When this world’s puzzles beget more puzzles, Cervantes reminds us that it has always been this way. Prado’s quest is probably foolhardy, but at least it is epically foolhardy. He’s not dissuaded by the odds, and why should he be? Neither are the thousands of tourists who flock each year to visit the great plaque on Calle de Lopa de Vega, at the heart of Madrid’s barrio de las lettres, even though the convent is closed to the public (though the nuns do conduct a special mass every year on April 23rd, in honor of Cervantes). The other 364 days a year, all tourists can do is pose for photos outside beneath a large engraving of the famous knight-errant, boldly hoisting his lance and sitting astride a slumping steed, the ever-faithful Sancho Panza scurrying along just behind. In a way, all of us readers are Panzas, scrambling to get as close as we can to our heroes.
What makes us want to follow these writers to their graves? Each year, literary tourists flock to Montparnasse to see Beckett and Sartre, or Amherst to see Emily Dickinson, Fluntern to visit James Joyce—for my own part, I’ve left a few flowers on Willa Cather’s grave in New Hampshire, where she is buried alongside her long-time special-lady-friend Edith Lewis, and once, in Rome, I was very nearly arrested (OK, I just got yelled at a lot) for trying to break into the Protestant Cemetery to see the grave of John Keats. But if you think that’s a bit extreme, then, well, let me introduce you to this Canadian blogger, who would like to buy the bones of Cervantes off Prado once he’s done with them, so he can display them in his home like Michael Jackson did with the Elephant Man. (I think he’s kidding.)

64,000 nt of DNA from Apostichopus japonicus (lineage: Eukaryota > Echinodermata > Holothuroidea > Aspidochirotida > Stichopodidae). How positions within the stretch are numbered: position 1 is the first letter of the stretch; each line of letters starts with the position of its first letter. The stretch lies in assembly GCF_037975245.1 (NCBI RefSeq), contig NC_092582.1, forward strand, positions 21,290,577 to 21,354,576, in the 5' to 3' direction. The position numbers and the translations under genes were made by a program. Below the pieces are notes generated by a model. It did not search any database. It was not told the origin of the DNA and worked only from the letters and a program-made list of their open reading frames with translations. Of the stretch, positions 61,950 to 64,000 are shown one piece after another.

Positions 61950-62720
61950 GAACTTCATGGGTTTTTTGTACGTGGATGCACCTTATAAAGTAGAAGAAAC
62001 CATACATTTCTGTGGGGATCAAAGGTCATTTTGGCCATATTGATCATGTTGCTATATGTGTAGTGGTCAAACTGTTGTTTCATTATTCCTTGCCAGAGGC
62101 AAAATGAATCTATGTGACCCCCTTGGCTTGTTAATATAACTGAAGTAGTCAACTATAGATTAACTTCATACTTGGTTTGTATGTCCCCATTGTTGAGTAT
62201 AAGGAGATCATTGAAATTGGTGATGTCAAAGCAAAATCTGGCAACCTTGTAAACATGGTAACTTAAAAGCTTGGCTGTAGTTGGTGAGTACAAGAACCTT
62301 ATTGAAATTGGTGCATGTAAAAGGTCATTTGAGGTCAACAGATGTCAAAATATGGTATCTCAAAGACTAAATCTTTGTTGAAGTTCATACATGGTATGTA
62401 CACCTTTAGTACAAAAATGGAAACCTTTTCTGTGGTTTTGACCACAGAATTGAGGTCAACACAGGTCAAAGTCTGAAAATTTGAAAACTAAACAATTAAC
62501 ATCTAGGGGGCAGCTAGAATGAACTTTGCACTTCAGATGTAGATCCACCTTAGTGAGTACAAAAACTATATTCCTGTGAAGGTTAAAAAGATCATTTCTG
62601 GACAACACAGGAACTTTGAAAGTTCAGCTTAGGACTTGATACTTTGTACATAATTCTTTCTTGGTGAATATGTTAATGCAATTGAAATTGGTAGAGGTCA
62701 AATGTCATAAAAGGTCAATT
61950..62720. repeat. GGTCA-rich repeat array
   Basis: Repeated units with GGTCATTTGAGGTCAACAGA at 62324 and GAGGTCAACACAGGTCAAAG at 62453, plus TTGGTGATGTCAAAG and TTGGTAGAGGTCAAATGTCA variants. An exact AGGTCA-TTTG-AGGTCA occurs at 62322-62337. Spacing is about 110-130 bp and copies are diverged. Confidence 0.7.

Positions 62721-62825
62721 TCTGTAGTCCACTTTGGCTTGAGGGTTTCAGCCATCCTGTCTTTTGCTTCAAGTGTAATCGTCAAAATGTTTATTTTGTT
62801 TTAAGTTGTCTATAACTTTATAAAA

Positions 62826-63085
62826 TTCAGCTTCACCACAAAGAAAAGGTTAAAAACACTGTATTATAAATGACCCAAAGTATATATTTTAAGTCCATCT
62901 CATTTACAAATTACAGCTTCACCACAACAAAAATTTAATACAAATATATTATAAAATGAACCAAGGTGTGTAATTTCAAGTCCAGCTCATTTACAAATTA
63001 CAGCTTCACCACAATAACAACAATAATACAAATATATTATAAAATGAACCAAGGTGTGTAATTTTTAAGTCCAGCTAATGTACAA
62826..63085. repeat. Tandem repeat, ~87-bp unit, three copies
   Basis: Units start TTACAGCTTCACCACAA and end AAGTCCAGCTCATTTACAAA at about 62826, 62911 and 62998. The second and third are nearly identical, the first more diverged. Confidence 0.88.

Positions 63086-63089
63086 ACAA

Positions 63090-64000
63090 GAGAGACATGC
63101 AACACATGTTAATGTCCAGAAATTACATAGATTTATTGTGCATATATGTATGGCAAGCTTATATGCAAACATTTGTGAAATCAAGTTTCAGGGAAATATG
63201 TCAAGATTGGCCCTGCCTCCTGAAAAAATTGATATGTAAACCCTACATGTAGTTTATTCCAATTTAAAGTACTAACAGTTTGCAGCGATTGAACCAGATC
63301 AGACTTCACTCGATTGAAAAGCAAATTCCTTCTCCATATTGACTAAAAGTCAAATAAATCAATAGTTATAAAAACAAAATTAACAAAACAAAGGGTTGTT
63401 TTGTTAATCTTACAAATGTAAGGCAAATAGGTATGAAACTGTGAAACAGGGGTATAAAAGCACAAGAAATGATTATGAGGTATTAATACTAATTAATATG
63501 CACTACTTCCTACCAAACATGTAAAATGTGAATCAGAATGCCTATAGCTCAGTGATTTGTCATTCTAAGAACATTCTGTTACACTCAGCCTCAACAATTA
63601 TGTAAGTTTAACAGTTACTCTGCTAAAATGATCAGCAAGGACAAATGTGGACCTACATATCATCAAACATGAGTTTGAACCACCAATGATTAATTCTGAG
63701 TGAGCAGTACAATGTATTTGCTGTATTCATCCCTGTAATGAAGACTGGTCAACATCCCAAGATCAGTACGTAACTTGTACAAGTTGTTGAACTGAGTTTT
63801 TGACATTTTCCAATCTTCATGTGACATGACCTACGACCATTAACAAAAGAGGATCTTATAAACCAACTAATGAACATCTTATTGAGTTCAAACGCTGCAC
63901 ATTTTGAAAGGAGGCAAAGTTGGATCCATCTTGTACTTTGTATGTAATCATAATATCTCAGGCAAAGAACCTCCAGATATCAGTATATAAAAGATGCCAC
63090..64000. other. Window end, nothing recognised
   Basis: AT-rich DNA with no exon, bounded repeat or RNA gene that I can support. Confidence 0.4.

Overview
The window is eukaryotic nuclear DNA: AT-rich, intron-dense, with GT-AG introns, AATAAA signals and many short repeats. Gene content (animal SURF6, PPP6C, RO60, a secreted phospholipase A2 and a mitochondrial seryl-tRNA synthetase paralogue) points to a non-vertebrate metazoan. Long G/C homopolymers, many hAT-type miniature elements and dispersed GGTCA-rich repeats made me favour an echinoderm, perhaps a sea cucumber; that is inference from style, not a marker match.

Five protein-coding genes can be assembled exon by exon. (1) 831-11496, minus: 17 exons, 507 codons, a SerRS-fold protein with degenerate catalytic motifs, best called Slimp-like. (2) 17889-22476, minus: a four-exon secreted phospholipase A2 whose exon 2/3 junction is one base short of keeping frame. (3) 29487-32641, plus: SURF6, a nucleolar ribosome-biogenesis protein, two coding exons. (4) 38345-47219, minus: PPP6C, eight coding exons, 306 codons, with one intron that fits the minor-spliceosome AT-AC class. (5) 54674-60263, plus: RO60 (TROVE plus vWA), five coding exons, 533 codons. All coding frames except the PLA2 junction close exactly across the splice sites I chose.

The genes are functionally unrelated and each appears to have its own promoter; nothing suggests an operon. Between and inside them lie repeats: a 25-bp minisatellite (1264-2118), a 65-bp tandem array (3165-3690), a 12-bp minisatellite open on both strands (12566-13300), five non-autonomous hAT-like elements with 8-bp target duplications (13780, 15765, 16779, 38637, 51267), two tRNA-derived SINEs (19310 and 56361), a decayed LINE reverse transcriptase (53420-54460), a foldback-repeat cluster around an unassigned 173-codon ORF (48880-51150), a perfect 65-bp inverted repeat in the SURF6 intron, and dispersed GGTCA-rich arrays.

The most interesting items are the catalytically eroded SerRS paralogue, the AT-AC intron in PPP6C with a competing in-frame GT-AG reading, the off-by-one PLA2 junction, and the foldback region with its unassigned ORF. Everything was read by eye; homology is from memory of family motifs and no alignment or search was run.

Though the Electric Literature blog budget was sadly not sufficient to send me to Madrid, I sought out a statue of Cervantes right here in New York City, which was given to us by Spain in 1986. For a time it stood outside the New York Public Library in Bryant Park, until it was moved to a small hard-to-find courtyard just north of Washington Square Park. But standing in front of a bronze likeness of the man was still quite moving, even if it probably looks more like Jeffrey Eugenides than the real Cervantes.
Perhaps because their words live on and on, seeing the monuments and graves of writers is a sometimes-needed reminder that they were only ever as human as any of us. The epics that shape our lives today were once shaped by theirs. Is it any wonder that Prado wants to reach back through time and touch the shattered limb of his country’s greatest literary figure?
– Kristopher Jansma is a writer and teacher living in Manhattan. His debut novel, The Unchangeable Spots of Leopards will be published by Viking Press in 2013. He has studied The Writing Seminars at Johns Hopkins University and has an MFA in Fiction from Columbia University. He is a full-time Lecturer at Manhattanville College and also teaches at SUNY Purchase. Recently, his short story “A Summer Wedding” won 2nd prize in The Blue Mesa Review’s 2011 Fiction Contest, judged by writer Lori Ostlund. His essays and fiction can also be found on The Millions, ASweetLife.org, The 322 Review, Opium Magazine, The Columbia Spectator, and The (Somewhat) Complete Works of Kristopher Jansma. You can also find him on Facebook.